Bank Employees Complained of ‘Toxic’ Culture Just Before CEO’s Sudden Exit

(Bloomberg) -- An anonymous letter about a “toxic” workplace culture may have spurred the departure of a small-cap bank chief executive.

Michael Daly, who led Berkshire Hills Bancorp Inc. in Pittsfield, Massachusetts, for 16 years, stepped down this week, taking analysts by surprise. Piper Jaffray analysts led by Matthew Breese said the resignation may have been precipitated by an anonymous letter last month describing the workplace as “toxic” and in dire need of change.

The letter was purportedly written by employees and was sent to “analysts, several bank insiders and several prominent members of the community,” Piper Jaffray said.

A spokeswoman for Berkshire Hills in a comment to Bloomberg News declined to elaborate on Daly’s departure, but said that workplace culture is one of the company’s top priorities, with employees as its “most valuable asset.”

Citing employee reviews of the company and leadership on Glassdoor.com, Piper Jaffray’s Breese wrote that he thought it unlikely that Daly’s departure was a coincidence and said it was likely related to the culture. “Just 25 percent of employees” would recommend Berkshire to a friend, below the 62 percent median within Piper’s coverage universe, Breese said. CEO approval was around 35 percent, compared to Piper’s 84 percent median.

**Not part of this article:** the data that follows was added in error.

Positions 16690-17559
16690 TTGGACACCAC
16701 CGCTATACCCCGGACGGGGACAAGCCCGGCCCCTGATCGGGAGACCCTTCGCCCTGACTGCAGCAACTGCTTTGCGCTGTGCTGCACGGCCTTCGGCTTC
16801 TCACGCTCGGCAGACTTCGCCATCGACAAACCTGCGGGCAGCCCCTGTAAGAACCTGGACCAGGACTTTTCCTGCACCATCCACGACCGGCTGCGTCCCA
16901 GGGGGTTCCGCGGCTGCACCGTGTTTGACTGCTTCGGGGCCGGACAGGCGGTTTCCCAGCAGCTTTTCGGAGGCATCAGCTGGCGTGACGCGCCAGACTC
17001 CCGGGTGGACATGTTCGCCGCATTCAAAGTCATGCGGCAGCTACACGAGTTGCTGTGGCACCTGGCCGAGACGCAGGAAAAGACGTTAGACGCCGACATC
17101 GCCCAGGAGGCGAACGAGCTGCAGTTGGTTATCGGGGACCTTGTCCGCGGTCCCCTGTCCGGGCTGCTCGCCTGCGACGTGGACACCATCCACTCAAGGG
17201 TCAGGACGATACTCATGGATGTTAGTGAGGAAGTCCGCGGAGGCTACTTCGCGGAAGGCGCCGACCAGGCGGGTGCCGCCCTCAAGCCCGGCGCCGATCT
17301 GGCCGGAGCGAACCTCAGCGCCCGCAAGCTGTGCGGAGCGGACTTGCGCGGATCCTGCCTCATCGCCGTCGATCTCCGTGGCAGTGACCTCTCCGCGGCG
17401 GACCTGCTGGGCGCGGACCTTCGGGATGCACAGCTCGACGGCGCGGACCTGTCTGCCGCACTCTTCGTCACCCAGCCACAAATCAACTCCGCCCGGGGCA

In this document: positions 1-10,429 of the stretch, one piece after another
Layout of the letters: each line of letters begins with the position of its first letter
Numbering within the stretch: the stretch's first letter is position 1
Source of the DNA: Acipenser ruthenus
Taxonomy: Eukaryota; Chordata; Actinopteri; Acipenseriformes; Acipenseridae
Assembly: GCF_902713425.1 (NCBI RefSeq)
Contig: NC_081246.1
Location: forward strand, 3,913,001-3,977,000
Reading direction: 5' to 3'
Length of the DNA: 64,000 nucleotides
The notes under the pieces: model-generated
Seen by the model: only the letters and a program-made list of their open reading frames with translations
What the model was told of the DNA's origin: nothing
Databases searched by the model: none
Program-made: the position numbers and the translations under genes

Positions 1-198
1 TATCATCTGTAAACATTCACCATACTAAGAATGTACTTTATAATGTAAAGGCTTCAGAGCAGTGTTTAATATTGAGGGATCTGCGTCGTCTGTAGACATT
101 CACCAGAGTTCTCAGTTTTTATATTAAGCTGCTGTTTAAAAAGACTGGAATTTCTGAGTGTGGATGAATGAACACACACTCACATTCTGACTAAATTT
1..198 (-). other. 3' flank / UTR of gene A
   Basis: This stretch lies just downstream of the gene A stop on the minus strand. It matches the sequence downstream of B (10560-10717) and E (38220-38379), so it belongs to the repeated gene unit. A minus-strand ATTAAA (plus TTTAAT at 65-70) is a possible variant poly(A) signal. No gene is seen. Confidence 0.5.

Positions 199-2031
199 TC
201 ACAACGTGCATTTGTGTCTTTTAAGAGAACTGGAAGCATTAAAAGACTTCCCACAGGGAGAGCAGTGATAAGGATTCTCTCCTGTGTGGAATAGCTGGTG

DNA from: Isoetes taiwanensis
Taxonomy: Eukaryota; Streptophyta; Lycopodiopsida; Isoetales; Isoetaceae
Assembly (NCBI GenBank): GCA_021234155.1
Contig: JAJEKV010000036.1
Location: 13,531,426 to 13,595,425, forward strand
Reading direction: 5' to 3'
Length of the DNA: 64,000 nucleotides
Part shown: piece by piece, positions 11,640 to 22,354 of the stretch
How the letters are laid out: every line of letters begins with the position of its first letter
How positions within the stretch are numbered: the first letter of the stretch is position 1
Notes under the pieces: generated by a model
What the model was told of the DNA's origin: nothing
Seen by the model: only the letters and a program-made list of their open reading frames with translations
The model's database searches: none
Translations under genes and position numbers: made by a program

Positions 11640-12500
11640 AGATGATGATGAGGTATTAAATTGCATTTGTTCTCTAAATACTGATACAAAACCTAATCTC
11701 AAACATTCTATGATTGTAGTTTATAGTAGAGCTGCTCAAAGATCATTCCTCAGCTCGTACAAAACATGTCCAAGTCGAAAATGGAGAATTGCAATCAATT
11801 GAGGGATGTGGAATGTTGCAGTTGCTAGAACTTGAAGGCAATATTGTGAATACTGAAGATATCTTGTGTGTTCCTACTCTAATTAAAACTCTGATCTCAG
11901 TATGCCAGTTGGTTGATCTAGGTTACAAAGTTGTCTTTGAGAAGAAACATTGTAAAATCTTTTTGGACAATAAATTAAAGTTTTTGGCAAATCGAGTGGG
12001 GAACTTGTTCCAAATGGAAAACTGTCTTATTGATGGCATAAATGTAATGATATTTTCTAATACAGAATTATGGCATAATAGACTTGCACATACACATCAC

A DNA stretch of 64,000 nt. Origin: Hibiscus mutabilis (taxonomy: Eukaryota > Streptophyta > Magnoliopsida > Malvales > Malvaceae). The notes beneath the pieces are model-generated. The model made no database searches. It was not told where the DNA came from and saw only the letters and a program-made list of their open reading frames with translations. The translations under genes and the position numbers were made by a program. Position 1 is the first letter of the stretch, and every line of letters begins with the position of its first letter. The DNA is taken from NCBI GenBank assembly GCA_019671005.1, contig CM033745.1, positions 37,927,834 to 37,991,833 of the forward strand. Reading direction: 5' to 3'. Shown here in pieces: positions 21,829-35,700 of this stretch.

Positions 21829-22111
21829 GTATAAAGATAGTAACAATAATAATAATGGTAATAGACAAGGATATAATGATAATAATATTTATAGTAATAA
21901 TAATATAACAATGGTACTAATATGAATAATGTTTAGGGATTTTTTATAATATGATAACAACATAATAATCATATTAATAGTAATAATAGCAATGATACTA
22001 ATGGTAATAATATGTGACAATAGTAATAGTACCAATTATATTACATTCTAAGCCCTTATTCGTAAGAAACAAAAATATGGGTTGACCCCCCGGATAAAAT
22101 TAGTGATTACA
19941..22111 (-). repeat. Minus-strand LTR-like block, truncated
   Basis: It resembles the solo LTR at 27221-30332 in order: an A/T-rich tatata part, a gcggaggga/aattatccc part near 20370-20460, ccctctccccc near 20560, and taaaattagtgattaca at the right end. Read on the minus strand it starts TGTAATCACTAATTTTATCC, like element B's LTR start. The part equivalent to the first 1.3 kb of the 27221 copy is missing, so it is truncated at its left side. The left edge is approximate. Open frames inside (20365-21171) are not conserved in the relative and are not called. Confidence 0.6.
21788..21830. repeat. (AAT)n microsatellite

The company’s shares fell as much as 2.4 percent Tuesday, among the worst performers in the Russell 2000 Banks: Savings, Thrift & Mortgage Lending Index. It was down 2.1 percent at $33.36 at 3:04 p.m. Tuesday in New York.

Breese rates the bank at the equivalent of a hold. The stock has one buy, five holds and no sells. The average price target suggests 13 percent upside to the shares over the next 12 months, according to data compiled by Bloomberg.

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